My "miraculous" recovery from a 6-week coma through a skeptical and humanist lens, written by a writer published by Skeptical Inquirer and Free Inquiry. When I awoke, I could barely raise my head, and it has been a hard road back. I also aim to educate the public about covert cognition. Too many people who are still conscious are being dismissed as hopeless vegetables, as I was. As many as one in five people with consciousness disorders have covert cognition. For them, there is still hope.
Wednesday, March 9, 2016
Caught in the Web of @theist Dating
The Secular Spectrum: Caught in the Web of @theist Dating
When I entered the Jewish dating scene, I was thinking that Jews would be more likely to share some of my personal attributes, like humor and liberalism, But I suppose I was also trying to connect to a culture I had only tenuous ties to.
I was sadly mistaken.
In fact, some Jews denied that I even belonged in the "club" because I didn't practice Judaism. There were a number of guys I could tell were interested in me, but were put off by my preemptive announcement of my atheism.
I was trying to screen out guys who would be put off by my beliefs.
It worked all too well.
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Not a miracle recovery, but a miracle of modern medicine
In 2013 I fell into a six-week coma and nearly died after I contracted legionella. The Legionnaire's disease was in turn triggered by immunosuppression caused by the prednisone I was taking for my rare autoimmune disease, dermatomyositis.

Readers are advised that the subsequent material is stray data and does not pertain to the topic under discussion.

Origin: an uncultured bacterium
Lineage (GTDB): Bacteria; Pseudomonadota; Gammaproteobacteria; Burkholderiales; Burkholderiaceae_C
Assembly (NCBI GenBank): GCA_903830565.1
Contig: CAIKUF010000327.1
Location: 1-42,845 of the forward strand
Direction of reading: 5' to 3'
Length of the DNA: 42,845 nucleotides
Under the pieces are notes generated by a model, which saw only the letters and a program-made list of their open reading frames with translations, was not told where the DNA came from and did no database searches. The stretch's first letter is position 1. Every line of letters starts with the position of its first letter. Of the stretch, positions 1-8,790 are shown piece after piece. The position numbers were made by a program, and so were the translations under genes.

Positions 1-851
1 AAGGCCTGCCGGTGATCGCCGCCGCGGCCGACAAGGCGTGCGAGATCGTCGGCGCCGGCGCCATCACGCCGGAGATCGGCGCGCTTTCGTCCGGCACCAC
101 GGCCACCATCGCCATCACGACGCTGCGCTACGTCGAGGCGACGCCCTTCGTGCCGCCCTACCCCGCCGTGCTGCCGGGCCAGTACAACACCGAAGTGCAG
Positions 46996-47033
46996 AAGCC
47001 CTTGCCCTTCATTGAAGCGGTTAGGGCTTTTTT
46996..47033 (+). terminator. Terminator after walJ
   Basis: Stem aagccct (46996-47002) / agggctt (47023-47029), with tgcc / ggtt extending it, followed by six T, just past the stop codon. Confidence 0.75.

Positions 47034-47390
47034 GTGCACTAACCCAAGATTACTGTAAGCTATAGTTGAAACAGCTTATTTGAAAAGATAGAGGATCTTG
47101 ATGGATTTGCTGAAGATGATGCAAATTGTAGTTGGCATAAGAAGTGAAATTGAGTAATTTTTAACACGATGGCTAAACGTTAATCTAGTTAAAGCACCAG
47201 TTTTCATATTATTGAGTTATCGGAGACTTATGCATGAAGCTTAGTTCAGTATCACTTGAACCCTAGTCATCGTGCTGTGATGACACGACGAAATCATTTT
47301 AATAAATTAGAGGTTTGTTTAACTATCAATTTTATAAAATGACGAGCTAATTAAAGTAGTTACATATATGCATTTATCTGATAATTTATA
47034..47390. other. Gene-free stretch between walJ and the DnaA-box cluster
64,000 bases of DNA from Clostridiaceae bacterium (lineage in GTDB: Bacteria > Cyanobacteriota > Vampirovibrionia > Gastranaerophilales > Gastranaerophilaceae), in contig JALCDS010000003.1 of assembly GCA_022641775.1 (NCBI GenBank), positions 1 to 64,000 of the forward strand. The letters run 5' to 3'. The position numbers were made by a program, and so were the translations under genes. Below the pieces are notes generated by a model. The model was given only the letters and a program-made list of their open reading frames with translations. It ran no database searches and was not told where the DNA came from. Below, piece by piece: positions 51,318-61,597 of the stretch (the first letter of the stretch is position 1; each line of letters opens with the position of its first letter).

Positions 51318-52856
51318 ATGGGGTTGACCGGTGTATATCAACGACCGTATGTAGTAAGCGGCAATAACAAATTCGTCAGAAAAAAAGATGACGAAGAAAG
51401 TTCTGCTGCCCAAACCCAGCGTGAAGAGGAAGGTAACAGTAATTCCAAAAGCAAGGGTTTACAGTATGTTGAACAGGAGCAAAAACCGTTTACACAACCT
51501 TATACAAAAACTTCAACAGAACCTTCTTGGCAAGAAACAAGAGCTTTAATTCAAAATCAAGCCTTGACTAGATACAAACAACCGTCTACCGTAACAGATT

I suffered a series of strokes on both sides of my brain when the sepsis caused my blood pressure to plummet. I fell into a deep coma. My kidneys and lungs began to fail, as my body was began dying one organ at a time. My doctors told my loved ones to give up hope for my full recovery. They expected me to die, and even if I somehow lived, I would remain a vegetable or at best left so hopelessly brain-damaged that I would never be same. But unbeknownst to them, while they were shining lights in my eyes and shaking their heads, I was telling them in my coma-dream--my secular version of a near-death experience--to leave me alone because I was trying to get back to sleep. I was experiencing what is known as covert cognition, the subject of my Skeptical Inquirer article "Covert Cognition: My So-Called Near-Death Experience," which appeared in their July/August issue.
But it wasn't a miracle--despite what so many continue to believe--that I recovered so fully. I owe my life not to God, but the miracles of modern medicine, as well as the nature of the watershed-area brain damage I suffered, as I detailed in my article and in this blog.
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Google is such a boon for researchers, isn't it? I'm a major researcher via Google myself. I'm so glad my post for the Secular Spectrum was so useful to you!ReplyDelete
PS: I have a good friend in the UK named John Henry Crocker. This is extremely unlikely, but is he any relation?